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The Archbishop of Canterbury and Pope Francis call for an end to the war in Ukraine Christianity

The Archbishop of Canterbury and Pope Francis used their Christmas address to call for an end to the war in Ukraine.

During his sermon, Justin Welby also spoke of those suffering “immense anxiety and hardship” during the cost of living crisis and referred to the “desperate struggles of hospital wards”.

In his first Christmas message since the death of Queen Elizabeth II, Welby praised the example set by the late monarch, who he said “lived a life of service and put her best interest behind those people she served”.

He also paid tribute to those who make the perilous journeys in small boats and said that despite war and conflict around the world and financial pressures on people closer to home, there is “unconquerable hope” in the birth of Jesus Christ.

The Archbishop, who visited a church-run food bank in Canterbury in recent days, also mentioned that God reaches out to everyone.

“In Jesus Christ, God reaches out to each one of us here; to those who, like his family, have no means, in the dark cells of prisons, in the desperate struggles of hospital wards, those on small boats, the desperate, and even the condemned and the wicked, and says: ‘Take me into your heart and life, let me set you free of the darkness that surrounds and fills you, because I was there too.”

Referring to the suffering of millions of people facing hunger amid fighting in South Sudan and the ongoing war in Ukraine, Welby appealed to the leaders of both countries to end the violence and in turn “bring hope to millions”.

“Even if the world forgets injustice, pays no attention to war, God is present through Jesus in the world… In this child, God shows that God does not give up on us,” he said.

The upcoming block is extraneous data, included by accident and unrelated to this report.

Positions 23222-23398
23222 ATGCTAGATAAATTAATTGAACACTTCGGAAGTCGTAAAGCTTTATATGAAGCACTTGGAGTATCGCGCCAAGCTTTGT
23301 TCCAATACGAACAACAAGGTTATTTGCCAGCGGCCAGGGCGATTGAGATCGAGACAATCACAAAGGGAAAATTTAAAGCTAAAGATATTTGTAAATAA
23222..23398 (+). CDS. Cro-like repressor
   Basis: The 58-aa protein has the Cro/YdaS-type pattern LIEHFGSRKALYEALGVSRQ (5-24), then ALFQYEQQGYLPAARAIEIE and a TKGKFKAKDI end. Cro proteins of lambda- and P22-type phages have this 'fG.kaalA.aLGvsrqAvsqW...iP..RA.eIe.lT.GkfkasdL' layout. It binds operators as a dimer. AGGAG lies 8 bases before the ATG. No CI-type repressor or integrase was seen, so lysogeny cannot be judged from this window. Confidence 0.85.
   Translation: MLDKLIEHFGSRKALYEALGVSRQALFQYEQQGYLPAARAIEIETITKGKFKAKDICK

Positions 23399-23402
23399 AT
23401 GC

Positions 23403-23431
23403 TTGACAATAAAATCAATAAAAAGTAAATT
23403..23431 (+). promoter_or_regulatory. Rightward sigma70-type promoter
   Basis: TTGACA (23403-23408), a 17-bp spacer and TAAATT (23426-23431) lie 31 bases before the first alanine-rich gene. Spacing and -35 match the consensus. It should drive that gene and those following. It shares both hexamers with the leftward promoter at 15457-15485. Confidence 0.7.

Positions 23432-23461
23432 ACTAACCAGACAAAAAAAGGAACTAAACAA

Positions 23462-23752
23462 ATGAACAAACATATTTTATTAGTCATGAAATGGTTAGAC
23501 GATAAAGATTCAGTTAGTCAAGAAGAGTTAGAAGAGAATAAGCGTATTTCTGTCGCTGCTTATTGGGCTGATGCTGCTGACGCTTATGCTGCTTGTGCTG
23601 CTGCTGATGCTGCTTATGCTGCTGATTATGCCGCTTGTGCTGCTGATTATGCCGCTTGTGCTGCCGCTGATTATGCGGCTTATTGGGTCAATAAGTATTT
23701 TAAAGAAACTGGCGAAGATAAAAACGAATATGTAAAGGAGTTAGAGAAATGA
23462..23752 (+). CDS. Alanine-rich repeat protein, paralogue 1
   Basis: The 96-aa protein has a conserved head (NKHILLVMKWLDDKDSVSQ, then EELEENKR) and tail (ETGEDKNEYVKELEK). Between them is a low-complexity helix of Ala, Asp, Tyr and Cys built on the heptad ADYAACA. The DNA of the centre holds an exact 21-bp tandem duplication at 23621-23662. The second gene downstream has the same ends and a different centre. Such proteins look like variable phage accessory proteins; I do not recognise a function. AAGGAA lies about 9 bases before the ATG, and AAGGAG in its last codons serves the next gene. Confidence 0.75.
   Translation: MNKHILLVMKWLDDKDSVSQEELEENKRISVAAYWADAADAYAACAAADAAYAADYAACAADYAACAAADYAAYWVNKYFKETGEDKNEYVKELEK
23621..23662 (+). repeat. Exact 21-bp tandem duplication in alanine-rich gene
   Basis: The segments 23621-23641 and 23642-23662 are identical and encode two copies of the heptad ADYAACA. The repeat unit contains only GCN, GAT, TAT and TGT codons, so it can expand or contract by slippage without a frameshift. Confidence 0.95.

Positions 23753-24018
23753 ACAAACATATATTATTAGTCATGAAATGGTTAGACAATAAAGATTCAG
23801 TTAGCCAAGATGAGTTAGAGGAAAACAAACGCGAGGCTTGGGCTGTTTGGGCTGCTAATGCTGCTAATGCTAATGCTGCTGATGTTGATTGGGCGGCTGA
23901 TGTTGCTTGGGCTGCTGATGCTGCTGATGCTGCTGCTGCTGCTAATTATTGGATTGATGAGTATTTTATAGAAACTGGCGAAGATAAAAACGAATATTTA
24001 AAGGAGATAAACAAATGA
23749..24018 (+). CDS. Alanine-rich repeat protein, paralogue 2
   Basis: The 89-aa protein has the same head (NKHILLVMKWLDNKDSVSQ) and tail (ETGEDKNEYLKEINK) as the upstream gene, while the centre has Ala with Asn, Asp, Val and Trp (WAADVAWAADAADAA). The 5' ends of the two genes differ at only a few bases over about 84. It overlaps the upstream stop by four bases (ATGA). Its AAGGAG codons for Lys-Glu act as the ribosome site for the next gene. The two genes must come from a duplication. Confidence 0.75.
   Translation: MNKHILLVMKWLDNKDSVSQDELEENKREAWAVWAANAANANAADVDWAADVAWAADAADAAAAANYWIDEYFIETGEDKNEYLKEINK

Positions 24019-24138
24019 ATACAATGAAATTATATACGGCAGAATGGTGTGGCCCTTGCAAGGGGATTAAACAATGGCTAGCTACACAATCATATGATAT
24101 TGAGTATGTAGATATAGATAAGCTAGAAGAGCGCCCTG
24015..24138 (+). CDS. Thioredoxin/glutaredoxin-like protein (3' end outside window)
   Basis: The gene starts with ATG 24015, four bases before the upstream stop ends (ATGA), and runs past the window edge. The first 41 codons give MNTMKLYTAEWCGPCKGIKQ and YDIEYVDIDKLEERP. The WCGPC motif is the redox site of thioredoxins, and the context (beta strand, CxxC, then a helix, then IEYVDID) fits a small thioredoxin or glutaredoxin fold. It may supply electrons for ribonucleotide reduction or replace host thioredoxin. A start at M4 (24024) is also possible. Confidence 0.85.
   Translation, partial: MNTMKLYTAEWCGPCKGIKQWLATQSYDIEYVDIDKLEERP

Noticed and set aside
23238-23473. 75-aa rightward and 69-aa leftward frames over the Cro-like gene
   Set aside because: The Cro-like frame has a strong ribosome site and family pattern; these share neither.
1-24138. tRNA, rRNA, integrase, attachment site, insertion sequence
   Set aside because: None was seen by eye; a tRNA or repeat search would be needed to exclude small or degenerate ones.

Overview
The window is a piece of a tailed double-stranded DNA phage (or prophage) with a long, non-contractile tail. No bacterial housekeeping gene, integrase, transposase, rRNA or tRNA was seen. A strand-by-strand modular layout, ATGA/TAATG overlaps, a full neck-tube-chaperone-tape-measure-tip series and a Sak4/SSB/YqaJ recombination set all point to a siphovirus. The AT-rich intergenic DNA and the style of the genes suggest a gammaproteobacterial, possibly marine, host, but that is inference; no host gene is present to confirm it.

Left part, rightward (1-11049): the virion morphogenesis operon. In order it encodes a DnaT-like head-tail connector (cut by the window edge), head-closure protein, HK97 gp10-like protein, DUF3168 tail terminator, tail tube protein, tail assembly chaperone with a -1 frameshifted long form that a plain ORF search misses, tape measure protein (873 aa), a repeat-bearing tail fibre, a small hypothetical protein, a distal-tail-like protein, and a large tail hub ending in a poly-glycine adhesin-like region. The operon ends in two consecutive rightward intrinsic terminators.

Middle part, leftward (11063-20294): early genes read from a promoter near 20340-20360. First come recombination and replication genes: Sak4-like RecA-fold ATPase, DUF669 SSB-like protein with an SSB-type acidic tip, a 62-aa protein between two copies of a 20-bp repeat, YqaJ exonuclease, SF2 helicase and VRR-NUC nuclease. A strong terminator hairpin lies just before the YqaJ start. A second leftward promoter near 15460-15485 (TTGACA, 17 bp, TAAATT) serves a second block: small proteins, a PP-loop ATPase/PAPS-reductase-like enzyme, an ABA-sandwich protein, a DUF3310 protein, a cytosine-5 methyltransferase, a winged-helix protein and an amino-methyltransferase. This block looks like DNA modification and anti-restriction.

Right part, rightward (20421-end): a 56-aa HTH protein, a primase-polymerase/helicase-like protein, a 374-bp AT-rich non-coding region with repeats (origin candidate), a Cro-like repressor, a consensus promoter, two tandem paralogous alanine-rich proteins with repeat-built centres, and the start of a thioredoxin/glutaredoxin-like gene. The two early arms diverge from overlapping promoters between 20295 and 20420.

The Archbishop’s Christmas sermon was delivered during the Christmas Eucharist at 11 a.m. in Canterbury Cathedral.

Pope Francis said in his Christmas message that the world is suffering from a “hunger for peace”.

Delivering the 10th Christmas “Urbi et Orbi” (to the city and the world) blessing and message of his pontificate, he urged people to look beyond the “shallow holiday glow” and help the homeless, immigrants, refugees and the poor.

“Let’s see the faces of all those children who yearn for peace all over the world,” he said from the central balcony of St. Peter’s Basilica.

“Let us also see the faces of our Ukrainian brothers and sisters who are experiencing this Christmas in the dark and cold, far from their homes due to the destruction caused by the ten-month war,” he told tens of thousands of people in the square below.

“Our time is experiencing a serious hunger for peace…” he said.

The Pope called for continued dialogue between Israelis and Palestinians in the Holy Land.

He said that because many sat at a “well laid table”, huge amounts of food went to waste every day and funds were wasted on weapons.

Condemning the use of food as a weapon of war, he said the war in Ukraine and conflicts in other countries had put millions at risk of starvation.

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